Narada Maha Thera

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Narada Maha Thera
නාරද මහා ස්ථවිරයන් වහන්සේ
Portrait Of Most Venerable Narada Maha Thera (1898-1983).jpg
Religion Buddhism
School Theravada
Lineage Amarapura Sect
Dharma names Most.Ven.Narada Maha Thera
Personal
Nationality Sri Lanka Sri Lankan
Born (1898-07-14)July 14, 1898
Kotahena, Colombo, Sri Lanka
Died October 2, 1983(1983-10-02) (aged 85)

The Venerable Narada Maha Thera (Sinhala:නාරද මහා ස්ථවිරයන් වහන්සේ), born Sumanapala Perera (14 July 1898 – 2 October 1983) was a Theravadan Buddhist monk and translator, the Superior of Vajirarama Temple in Colombo. He was a popular figure in his native country, Sri Lanka, and beyond.

He was born in Kotahena, Colombo to a middle-class family, educated at St. Benedict's College and Ceylon University College, and ordained at the age of eighteen.

In 1929 he represented Sri Lanka at the opening ceremony for the new Mulagandhakuti Vihara monastery at Sarnath, India, and in 1934 he visited Indonesia, the first Theravadan monk to do so in more than 450 years.[1] From that point on he travelled to many countries to conduct missionary work: Taiwan, Cambodia, Laos, South Vietnam, Singapore, Japan, Nepal, and Australia. In 1956, he visited the United Kingdom and the United States, and addressed a huge crowd at the Washington Monument. On 2 November 1960 Narada Maha Thera brought a bodhi tree to the South Vietnamese temple Thích Ca Phật Đài, and made many visits to the country during the 1960s.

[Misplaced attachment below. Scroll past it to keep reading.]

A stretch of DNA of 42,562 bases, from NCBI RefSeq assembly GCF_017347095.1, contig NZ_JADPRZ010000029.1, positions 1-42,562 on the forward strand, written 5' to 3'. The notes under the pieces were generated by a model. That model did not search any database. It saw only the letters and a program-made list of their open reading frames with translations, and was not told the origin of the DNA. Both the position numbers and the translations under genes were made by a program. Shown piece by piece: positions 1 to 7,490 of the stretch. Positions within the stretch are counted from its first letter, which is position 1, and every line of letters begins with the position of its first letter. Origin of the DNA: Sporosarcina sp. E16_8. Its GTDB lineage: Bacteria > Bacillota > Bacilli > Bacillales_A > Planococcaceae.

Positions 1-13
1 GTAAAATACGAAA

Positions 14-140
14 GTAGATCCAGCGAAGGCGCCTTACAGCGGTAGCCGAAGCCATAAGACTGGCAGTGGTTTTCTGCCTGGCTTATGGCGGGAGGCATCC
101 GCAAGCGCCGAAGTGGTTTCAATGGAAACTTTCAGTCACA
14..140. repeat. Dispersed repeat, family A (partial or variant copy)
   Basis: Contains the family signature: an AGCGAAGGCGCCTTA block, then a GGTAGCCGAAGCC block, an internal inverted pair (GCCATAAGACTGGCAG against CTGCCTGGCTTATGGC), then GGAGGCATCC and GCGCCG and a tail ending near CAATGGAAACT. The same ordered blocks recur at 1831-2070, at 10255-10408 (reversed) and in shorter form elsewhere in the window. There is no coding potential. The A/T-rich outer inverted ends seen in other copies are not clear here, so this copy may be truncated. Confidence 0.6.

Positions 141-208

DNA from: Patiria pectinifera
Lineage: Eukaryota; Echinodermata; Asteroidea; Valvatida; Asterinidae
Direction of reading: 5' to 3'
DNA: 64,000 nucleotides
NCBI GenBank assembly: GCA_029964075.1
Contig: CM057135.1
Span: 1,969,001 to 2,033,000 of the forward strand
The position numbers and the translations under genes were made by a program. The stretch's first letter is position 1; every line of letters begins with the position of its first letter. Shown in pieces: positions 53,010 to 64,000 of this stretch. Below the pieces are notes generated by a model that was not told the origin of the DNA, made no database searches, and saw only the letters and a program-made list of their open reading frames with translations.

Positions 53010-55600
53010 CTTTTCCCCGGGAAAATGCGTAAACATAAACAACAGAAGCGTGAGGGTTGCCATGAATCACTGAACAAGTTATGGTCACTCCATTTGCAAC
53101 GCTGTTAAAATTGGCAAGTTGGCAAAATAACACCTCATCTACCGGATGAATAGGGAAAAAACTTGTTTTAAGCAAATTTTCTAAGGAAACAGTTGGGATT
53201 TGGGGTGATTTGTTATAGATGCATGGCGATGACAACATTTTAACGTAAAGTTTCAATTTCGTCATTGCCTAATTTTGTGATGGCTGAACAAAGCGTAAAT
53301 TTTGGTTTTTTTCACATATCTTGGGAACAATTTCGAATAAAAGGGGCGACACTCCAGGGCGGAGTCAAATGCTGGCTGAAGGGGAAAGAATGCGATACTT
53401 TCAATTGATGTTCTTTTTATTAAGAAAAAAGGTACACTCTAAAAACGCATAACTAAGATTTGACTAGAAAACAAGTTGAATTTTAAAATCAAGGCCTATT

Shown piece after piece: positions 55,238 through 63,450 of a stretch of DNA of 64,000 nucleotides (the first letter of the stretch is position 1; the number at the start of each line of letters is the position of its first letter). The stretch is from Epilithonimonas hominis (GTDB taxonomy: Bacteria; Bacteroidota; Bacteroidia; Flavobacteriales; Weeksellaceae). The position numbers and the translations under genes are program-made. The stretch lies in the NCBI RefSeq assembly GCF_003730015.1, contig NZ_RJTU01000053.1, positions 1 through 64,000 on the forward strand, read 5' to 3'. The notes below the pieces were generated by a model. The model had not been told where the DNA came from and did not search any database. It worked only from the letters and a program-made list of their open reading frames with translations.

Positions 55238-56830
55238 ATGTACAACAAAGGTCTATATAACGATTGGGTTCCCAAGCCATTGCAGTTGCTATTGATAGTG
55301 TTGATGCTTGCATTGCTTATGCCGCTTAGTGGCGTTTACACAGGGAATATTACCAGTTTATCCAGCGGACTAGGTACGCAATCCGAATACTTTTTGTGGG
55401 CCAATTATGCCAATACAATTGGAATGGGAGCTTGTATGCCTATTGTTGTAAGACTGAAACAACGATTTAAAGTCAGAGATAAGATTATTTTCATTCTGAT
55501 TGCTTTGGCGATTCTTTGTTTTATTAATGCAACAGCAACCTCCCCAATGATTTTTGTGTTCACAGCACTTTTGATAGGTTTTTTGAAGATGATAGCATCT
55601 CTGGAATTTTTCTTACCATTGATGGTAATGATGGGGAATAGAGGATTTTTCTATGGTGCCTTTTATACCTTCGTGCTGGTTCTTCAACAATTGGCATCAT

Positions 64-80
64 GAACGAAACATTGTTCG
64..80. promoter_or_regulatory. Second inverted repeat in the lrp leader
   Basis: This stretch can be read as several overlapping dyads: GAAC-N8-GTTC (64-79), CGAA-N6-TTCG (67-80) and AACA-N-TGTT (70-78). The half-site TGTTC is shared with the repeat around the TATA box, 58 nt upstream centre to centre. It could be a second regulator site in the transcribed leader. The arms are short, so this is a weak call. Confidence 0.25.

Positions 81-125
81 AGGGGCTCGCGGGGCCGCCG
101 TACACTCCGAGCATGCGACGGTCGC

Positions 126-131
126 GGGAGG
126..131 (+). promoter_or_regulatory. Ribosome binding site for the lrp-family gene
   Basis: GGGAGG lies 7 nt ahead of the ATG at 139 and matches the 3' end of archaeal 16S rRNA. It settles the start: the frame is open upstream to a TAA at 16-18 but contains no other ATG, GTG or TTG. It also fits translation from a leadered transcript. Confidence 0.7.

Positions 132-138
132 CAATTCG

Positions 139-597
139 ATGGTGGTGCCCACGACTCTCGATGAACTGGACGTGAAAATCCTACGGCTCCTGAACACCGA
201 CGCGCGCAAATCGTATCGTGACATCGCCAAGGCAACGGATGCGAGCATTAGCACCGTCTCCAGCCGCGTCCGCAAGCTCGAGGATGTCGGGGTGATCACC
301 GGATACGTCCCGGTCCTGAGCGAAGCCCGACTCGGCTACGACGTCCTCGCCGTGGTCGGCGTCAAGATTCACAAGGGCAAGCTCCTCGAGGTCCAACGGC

Along with others (such as Piyadassi Maha Thera) he contributed to the popularization of the bana style dharma talk in the 1960s and brought the Buddhist teachings "to the day-to-day lives of the Westernized middle class in Sri Lanka."[2]

Works[edit]

  • The Buddha and his Teachings
  • Buddhism in a Nutshell
  • The Buddhist Doctrine of Kamma and Rebirth
  • A Manual of Abhidhamma
  • An Elementary Pali Course
  • Life of Venerable Sariputta
  • Everyman’s Ethics
  • Facts of Life
  • Dhammapada, Pali text and translation
  • The Way to Nibbana
  • The Mirror of the Dhamma: a manual of Buddhist recitations and devotional texts
  • An Outline of Buddhism
  • The Life of Buddha, in his own words

References[edit]

  1. ^ Martin Ramstedt. Hinduism in modern Indonesia: a minority religion between local, national, and global interests. Routledge, 2004. Pages 49ff.
  2. ^ Wickremeratne, Swarna. 2006. Buddha in Sri Lanka: Remembered Yesterdays State University of New York Press. Albany New York. (p. 97)

External links[edit]